On Monday 6th December Laxton Junior School (LJS) officially opened its Woodland Garden. Staff, pupils and parents all gathered in the playground to celebrate the unveiling of the plaque, which was designed and created in Oundle School’s Patrick Engineering Centre. The ceremony was performed by the Head, Mr Sam Robertson and Mr Timothy Coleridge, Governor at the School and Master of the Worshipful Company of the Grocers.

The design and creation of the Woodland Garden is the product of an exceptional effort across the whole School community including grounds staff, the PFA and every single child at LJS who contributed by planting saplings donated by the Woodland Trust.

Pupils at LJS, along with children from local nurseries who are being invited to make use of the space, all benefit from regular time in the garden, developing a range of outdoor learning skills as well as simply taking everyday lessons outdoors. Just recently, Year 1 enjoyed a Christmas-themed outdoor session, making nature-based decorations, whilst Key Stage 2 children whittled elder beads and braided cord to make their own bracelets. Other regular activities include den building, learning about firecraft in the Fire Garden, practising letters or mathematical concepts in chalk on the wooden Art Wall and performing concerts and plays in the structured Bandstand or inside the Tepee. Being pirates and ‘capturing the flag’ in the Fort has proved a particular hit with the younger members of the School!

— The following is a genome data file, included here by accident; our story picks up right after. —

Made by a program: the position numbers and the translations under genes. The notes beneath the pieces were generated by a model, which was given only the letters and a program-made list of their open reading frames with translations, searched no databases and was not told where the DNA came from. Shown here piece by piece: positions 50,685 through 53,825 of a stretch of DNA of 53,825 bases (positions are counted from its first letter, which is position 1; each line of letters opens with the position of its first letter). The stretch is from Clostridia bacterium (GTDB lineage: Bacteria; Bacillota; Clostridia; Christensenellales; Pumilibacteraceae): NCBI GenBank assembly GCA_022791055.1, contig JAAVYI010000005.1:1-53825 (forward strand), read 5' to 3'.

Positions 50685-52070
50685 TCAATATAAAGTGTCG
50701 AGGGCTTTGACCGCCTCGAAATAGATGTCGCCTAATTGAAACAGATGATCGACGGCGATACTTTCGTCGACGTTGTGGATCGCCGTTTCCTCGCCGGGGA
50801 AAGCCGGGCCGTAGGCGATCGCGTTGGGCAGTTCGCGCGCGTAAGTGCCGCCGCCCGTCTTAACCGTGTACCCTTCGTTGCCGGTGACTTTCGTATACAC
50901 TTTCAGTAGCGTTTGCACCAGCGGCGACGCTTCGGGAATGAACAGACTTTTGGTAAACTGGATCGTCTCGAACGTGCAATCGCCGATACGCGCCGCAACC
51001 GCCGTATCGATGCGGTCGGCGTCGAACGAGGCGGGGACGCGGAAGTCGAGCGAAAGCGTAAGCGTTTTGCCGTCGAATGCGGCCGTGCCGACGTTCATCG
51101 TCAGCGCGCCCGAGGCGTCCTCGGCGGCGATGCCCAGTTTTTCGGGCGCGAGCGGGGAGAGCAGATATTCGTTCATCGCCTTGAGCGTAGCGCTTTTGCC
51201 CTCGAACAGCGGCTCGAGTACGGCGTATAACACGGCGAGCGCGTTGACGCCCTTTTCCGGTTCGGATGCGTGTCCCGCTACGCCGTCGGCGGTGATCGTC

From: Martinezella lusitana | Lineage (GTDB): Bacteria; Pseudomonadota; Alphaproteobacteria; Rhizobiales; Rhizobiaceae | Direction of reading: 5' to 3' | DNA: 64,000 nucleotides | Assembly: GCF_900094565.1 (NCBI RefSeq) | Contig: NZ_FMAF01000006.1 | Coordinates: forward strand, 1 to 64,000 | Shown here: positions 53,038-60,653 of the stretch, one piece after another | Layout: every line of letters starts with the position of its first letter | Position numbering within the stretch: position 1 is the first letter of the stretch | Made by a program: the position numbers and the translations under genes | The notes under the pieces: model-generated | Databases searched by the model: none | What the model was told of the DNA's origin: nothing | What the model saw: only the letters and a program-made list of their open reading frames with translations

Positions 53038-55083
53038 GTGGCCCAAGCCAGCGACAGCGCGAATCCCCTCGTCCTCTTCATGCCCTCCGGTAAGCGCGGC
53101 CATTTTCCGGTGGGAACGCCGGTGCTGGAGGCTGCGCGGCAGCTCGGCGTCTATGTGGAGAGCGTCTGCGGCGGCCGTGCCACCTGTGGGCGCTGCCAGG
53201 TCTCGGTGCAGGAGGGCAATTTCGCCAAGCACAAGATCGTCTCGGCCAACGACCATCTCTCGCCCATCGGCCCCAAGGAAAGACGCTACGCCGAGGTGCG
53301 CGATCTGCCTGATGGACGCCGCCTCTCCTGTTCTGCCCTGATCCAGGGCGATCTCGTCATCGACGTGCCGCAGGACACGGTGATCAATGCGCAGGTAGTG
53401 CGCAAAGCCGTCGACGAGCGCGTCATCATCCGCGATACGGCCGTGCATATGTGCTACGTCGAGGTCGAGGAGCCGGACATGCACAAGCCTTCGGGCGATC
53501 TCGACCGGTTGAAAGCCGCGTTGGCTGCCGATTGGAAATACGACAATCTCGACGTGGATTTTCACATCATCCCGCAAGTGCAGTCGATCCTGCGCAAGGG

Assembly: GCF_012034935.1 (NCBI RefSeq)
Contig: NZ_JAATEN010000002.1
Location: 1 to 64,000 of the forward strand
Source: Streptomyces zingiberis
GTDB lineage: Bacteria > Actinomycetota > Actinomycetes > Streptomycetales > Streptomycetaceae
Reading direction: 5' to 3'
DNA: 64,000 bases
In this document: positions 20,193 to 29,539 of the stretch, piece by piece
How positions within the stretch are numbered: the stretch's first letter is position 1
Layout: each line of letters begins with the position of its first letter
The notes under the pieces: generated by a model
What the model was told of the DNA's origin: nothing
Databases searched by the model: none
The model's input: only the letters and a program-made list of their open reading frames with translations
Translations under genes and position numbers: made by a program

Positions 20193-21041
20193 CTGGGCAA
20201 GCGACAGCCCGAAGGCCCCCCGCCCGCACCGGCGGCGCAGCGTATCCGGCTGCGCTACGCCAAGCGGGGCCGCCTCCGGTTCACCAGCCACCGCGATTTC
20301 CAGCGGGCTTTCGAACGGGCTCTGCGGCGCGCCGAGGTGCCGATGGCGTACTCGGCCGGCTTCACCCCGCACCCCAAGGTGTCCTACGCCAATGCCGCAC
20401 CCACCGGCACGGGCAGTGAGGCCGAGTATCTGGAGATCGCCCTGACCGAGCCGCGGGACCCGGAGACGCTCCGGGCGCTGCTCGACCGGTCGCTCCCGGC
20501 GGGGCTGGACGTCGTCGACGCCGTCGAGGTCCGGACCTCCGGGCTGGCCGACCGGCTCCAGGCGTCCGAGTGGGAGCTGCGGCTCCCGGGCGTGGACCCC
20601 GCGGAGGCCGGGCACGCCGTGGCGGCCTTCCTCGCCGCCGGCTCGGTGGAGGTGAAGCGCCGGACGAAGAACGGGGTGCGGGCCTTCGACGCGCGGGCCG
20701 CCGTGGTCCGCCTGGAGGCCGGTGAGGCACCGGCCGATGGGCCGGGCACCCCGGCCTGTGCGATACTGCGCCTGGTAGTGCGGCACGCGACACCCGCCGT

Mr Sam Robertson, Head of Laxton Junior School said;
“With the constant lure of technology and two years of being asked to stay at home to differing extents, never has it been more important to bring children, their learning and wellbeing, into the open spaces and natural places of an engaging outdoor environment.”

Heather Poole, Outdoor Learning Lead at LJS, explained;
“Through all of our outdoor learning opportunities, children learn to be resilient, confident and collaborative learners who are able to take positive risks within all environments. It is not simply a lesson, it is a community activity that enables children to focus on care and kindness for each other as well as their environment.”

When asked about time spent in the Woodland Garden, pupils said:

“I like drawing and writing on the Art Wall because you can express your creativity. There is no right or wrong, but if you want to change what you have done you can get a mop and wash it off, or wait for it to rain.” A year 6 pupil.

“I like building dens out of the sticks. And then I like to hide in them so nobody can see me when they walk by.” A Year 1 pupil.